Real focus of the GOP campaign? Iowa, not Syria

Story highlights

  • Hugh Hewitt: The Paris attacks immediately altered the tone of the campaign
  • Soon a key challenge will face the GOP candidates -- getting voters to turn out and support them, he says

Hugh Hewitt is a lawyer, law professor, author and host of a nationally syndicated radio show. He served in the Reagan administration in posts including assistant counsel in the White House and special assistant to two attorneys general. The opinions expressed in this commentary are his.

(CNN)Even as the campaign for the White House shifted on its axis after the atrocities in Paris and again following the president's tantrum in Turkey -- his defenders are using the last refuge of the desperate by claiming the President's scornful mocking of slogans about "America leading" or "America winning" were taken out of context -- the basic realities of the campaign remain fixed.

Former Secretary of State Hillary Clinton will be the Democratic nominee. And no one knows who will carry the GOP standard.
Hugh Hewitt
After interviews on my radio show with former Florida Gov. Jeb Bush, New Jersey Gov. Chris Christie, Sen. Ted Cruz, Carly Fiorina and Sen. Lindsey Graham during or since the Paris attacks, the conversation has of course been about the security of Americans and the world in the face of an ISIS threat the President declared "contained" the morning of the Paris slaughter.
    The Republicans all called on the President to rethink the expanded admission of Syrian refugees.
    Christie resisted the emotional appeal of orphaned children and bluntly stated that he opposed admission of any Syrian refugees whatsoever because the President's and his administration's record is so awful in following through on any program. Hard to argue with Christie, given the IRS, VA and Edward Snowden scandals.
    Even as they push for the public's attention and agreement in every setting, however, each of many GOP campaigns has to find and turn out actual voters.
    In particular, they have to find weekly churchgoers, the most reliable of all Republican primary voters, and not just in Iowa and New Hampshire, but across all the states in the "SEC primary" on March 1 and the first day of "winner-take-all primaries" on March 15. How to find these specific people?
    My longtime friend Jonathan Bock in Los Angeles, whose Grace Hill Media has been successfully marketing big studio releases to Christian churches and audiences for two decades, has just launched an intriguing new technology that goes far beyond generating a mailing list of people who tell pollsters they attend church.
    His Christians in Churches (CiC) platform is a mobile advertising technology that he says is able to create exquisitely precise audiences based on their physical attendance at one of 300,000-plus churches around the country.
    "Could your technology work for campaigns?" I asked him. "Could you find my Presbyterians -- PCA not PCUSA -- in Florida who are there every week, or Catholics who attend Mass every Sunday (or Saturday night) in Manchester?"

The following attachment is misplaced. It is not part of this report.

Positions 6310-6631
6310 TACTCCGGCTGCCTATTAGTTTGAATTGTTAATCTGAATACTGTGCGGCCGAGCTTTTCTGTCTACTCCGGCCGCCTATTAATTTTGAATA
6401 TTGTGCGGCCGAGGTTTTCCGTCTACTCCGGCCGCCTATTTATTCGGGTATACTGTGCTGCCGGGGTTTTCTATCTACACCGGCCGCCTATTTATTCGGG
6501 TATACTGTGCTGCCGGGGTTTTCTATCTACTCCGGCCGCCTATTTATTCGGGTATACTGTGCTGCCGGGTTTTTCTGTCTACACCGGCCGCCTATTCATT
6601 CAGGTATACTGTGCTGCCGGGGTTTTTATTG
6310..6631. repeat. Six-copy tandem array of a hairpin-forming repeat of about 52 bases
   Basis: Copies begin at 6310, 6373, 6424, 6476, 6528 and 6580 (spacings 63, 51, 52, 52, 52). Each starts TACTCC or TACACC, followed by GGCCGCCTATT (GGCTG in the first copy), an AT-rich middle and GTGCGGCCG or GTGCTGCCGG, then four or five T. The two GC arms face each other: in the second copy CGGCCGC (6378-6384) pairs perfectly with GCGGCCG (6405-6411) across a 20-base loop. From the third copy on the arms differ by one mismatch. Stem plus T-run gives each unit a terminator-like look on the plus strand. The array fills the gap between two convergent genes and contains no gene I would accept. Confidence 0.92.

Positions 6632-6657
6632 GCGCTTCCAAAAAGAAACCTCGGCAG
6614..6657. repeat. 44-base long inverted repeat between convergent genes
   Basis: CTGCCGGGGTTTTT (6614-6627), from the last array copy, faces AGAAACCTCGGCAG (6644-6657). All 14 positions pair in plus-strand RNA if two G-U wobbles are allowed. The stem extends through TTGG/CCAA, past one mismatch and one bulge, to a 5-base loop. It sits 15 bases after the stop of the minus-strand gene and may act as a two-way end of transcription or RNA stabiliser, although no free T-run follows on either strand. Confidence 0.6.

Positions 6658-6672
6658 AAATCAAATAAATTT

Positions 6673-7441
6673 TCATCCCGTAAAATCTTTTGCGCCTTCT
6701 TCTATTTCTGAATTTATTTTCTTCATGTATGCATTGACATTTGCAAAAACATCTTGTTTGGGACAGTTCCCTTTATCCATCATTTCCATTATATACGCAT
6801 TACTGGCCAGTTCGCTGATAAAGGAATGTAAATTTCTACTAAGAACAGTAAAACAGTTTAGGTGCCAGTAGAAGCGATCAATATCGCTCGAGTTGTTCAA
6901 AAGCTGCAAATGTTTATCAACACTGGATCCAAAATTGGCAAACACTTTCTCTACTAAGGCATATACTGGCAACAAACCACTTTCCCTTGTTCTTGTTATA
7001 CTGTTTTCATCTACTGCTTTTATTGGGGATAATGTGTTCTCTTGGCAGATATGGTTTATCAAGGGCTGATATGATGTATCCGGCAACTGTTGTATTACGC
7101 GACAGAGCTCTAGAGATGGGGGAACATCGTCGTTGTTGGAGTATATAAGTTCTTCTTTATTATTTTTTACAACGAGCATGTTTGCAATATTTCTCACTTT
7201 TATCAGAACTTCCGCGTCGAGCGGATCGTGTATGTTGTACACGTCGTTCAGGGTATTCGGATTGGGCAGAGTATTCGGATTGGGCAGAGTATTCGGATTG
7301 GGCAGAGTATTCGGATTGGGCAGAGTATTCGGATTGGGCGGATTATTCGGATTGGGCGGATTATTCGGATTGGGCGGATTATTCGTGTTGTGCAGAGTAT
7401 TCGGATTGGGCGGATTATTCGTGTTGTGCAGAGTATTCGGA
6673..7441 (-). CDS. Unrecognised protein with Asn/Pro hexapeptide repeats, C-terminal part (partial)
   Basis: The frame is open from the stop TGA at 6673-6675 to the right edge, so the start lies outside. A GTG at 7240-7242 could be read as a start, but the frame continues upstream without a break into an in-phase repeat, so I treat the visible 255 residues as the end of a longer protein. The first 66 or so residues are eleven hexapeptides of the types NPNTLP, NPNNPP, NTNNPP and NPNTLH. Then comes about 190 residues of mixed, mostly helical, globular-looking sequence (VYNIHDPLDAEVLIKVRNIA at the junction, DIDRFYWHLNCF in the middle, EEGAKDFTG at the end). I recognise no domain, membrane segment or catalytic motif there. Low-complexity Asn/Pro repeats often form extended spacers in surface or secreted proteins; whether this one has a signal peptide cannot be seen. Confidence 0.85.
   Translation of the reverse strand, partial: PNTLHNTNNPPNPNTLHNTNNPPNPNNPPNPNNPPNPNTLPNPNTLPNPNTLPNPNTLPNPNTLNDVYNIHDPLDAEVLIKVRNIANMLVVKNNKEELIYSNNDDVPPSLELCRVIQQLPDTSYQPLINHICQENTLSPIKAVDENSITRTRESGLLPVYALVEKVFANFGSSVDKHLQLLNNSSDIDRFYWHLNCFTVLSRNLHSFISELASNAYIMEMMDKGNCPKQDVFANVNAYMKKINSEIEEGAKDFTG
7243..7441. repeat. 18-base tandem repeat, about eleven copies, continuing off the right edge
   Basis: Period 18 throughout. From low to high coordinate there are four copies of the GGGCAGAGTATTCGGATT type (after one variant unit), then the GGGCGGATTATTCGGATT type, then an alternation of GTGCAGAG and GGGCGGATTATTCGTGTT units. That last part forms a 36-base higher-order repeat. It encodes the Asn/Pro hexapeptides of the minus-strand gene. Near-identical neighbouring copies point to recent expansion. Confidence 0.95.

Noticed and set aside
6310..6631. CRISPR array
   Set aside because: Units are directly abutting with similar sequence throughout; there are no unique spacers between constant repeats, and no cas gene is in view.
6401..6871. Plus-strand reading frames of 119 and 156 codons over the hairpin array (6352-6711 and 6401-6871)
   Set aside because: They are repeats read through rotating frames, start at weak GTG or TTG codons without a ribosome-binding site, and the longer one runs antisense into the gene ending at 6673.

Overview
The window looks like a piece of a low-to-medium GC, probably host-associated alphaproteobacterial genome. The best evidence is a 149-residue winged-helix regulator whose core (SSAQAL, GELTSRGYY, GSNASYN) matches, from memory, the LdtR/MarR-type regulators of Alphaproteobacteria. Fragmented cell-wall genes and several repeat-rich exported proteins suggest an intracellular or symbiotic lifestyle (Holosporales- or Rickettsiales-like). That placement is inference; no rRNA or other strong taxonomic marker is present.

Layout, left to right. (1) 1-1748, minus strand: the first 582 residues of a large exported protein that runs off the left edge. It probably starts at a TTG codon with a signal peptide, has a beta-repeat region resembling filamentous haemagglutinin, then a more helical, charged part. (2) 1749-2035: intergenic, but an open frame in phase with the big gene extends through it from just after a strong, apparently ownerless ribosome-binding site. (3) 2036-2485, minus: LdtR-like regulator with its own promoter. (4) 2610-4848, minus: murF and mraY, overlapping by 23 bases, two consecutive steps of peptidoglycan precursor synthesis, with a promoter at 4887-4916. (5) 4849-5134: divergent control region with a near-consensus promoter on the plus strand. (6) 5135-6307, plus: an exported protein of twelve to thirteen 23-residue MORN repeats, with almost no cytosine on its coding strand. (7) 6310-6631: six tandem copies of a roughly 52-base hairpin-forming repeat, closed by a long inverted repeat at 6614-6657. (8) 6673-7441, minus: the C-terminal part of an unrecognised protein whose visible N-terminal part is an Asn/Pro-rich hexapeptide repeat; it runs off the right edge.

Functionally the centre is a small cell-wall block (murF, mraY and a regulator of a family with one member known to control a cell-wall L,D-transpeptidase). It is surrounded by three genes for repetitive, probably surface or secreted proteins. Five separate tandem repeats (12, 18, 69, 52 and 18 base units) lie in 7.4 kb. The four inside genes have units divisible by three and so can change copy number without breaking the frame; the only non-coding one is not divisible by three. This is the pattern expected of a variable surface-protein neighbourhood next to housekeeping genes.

Of course, he replied. And, Republicans take note, this is not just a technological advancement that can help you. Democrats are not unaware of the developments in microtargeting by faith.
    The research that went into creating CiC, Bock said, indicates that while 46% of those who attend church at least once a week are registered Republicans, more than a third -- 36% -- are Democrats. After the success the Obama campaign had in harnessing digital technology in 2008 and 2012, the Clinton team will also be mining the church attendance data.
    So what exactly can CiC do?
    "Besides church attendance," Jon explained, "CiC's technology uses other attributes to hypertarget their audience: like demographics (gender, age), religious denominations, frequency of attendance and other places patronized in the last nine months (restaurants, movie theaters, sports venues, schools, you name it.)
    "So for example," he continued, "suppose you are a political campaign and want to target ads at politically active mothers of young kids in Iowa City who go to a Presbyterian church every week. CiC's technology can serve that up based on church attendance, weekday proximity to elementary schools (dropping kids off and picking them up at 8 a.m. and 3 p.m.) and these moms' appearances at campaign rallies over the last few months."
    Of course, there is a website: The vaunted "voter vaults" of a decade ago are as old as dial-up now. With news cycles shorter than ever, the campaigns that manage their marketing of timely messages to the most reliable voters are going to win the political battles that begin with the Iowa caucus in February.
    The election changed last Friday, just as sermons did on Sunday and news coverage through today and beyond. But the blocking and tackling of the election didn't change --the imperative to turn out your likeliest voters. The meta-messaging that candidates have been using on my show and on others, and via speeches, is intended to move a voter towards them. Now their campaigns must touch those voters, tag them, and bag them in February and March.